The Gulf Coast's Everyday Heroes
April 15, 2008 After Hurricane Katrina, New Orleans' Liberty Bank loaned money to many of its loyal, longtime customers despite their lack of records. The bank lost $1.5 million, but its president's good-faith policy is paying off. Last year, the bank posted its most profitable year. Alden McDonald is invested in bringing people back to his bank and his city.
April 2, 2008 After Hurricane Katrina, residents of New Orleans' devastated Lower Ninth Ward scattered. Patricia Jones is slowing trying to lure them back. Her community group spreads the word about who's returning — and keeps up the neighborhood so they'll want to come home.
March 19, 2008 Even though James Meza doesn't wear the uniform of a first responder, he is doing rescue work. Meza is helping the children of New Orleans by running six charter schools in the city, hopeful that they'll become the seeds of Katrina recovery efforts in the surrounding neighborhoods.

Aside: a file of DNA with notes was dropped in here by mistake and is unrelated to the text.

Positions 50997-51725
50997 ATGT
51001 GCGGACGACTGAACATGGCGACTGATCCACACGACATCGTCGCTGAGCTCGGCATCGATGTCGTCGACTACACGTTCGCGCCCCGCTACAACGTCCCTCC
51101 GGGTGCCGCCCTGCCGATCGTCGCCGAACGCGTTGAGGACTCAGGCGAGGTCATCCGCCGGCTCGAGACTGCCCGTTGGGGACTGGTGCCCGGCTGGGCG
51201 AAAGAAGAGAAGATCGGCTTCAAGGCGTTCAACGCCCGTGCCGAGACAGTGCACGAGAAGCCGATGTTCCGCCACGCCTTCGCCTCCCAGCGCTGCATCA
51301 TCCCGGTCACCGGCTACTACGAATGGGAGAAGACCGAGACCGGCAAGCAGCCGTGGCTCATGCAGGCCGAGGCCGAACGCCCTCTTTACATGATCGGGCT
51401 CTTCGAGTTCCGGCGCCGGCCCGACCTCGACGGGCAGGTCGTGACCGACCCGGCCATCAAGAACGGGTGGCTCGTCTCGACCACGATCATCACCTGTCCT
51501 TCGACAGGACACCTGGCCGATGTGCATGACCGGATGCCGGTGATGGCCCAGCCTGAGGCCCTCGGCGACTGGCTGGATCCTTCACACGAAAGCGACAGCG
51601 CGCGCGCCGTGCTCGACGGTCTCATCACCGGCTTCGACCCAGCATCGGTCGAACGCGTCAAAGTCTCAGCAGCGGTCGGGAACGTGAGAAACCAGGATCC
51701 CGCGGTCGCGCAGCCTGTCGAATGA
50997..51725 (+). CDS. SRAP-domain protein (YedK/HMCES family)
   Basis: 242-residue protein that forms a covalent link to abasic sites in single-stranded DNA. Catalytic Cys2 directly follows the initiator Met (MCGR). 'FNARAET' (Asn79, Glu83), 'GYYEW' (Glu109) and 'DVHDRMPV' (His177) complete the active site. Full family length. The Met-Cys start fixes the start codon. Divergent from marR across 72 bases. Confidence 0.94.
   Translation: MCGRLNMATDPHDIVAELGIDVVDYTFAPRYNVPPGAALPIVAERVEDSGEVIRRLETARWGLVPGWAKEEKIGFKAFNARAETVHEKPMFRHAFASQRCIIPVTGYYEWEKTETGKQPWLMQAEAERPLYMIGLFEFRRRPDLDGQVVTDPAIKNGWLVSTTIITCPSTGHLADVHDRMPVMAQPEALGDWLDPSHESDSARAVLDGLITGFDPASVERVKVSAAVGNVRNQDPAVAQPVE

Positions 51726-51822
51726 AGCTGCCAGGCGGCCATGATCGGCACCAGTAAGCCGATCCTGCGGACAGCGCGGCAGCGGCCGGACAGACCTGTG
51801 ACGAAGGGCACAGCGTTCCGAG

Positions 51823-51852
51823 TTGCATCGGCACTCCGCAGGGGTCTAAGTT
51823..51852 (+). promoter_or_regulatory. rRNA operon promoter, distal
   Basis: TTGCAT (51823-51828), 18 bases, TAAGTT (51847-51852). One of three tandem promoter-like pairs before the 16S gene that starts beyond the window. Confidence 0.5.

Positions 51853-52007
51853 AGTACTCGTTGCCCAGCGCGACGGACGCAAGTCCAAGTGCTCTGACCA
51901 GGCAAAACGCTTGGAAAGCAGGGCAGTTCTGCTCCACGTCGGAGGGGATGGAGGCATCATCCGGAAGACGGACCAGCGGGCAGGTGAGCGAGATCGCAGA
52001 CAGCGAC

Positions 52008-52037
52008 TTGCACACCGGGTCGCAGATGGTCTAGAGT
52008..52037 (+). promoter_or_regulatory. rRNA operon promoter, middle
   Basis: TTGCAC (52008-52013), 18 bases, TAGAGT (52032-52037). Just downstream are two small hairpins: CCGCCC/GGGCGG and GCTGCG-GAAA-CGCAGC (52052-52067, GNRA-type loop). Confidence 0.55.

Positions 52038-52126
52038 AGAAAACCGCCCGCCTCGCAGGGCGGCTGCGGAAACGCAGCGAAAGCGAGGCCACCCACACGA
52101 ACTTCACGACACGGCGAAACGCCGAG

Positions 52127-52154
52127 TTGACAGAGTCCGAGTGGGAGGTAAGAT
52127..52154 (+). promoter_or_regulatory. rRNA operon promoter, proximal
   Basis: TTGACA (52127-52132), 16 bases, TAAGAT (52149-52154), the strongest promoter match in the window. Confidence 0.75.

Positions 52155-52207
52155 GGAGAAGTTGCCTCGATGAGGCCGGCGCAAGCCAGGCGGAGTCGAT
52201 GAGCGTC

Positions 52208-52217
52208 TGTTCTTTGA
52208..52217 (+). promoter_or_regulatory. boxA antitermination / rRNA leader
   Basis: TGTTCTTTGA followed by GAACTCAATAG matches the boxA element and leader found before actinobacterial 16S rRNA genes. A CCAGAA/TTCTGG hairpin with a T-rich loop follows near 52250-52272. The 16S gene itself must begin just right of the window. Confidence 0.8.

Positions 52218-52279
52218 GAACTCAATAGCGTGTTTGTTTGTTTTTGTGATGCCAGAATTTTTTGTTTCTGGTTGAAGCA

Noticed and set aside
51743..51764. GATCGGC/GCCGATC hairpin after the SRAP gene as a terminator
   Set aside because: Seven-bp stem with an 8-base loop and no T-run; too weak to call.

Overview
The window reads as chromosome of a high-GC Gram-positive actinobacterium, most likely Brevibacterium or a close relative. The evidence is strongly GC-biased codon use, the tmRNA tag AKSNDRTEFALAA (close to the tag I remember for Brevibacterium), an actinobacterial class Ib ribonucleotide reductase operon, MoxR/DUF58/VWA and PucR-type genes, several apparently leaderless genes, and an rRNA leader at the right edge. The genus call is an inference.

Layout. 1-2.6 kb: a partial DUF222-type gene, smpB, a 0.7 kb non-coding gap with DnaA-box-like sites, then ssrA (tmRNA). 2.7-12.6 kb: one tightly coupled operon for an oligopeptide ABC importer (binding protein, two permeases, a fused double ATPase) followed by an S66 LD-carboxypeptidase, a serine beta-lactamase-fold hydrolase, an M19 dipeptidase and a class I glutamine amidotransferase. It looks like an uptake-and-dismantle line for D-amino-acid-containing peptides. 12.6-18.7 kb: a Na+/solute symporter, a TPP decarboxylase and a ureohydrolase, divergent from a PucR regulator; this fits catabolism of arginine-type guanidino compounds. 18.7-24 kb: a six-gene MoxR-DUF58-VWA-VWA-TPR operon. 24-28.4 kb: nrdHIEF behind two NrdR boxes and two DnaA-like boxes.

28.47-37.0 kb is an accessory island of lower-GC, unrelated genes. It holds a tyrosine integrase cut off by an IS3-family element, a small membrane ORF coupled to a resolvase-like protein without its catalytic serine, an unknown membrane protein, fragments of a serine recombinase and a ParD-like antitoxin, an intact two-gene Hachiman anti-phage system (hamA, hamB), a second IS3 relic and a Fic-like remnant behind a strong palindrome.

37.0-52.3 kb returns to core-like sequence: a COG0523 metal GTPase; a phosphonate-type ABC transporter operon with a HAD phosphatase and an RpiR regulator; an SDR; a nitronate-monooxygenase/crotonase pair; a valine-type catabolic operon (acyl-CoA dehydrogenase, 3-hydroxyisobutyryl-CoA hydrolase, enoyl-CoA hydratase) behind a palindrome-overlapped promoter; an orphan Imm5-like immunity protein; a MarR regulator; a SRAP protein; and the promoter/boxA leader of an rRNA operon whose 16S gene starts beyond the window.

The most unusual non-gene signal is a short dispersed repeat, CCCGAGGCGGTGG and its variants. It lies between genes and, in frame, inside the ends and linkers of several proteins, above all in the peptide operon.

March 11, 2008 Rebuilding New Orleans takes a lot of sweat, elbow grease and, in some cases, good software. Hal Roark, who works for a group that's improving the Broadmoor neighborhood, uses a database to match houses in need of repair with volunteers who can fix them.
February 26, 2008 Imagine putting $1 million into a small business in downtown post-Hurricane Katrina New Orleans. A young doctor did just that. Ajsa Nikolic, a family physician and wound care specialist, started an urgent care clinic last year in a city she almost left.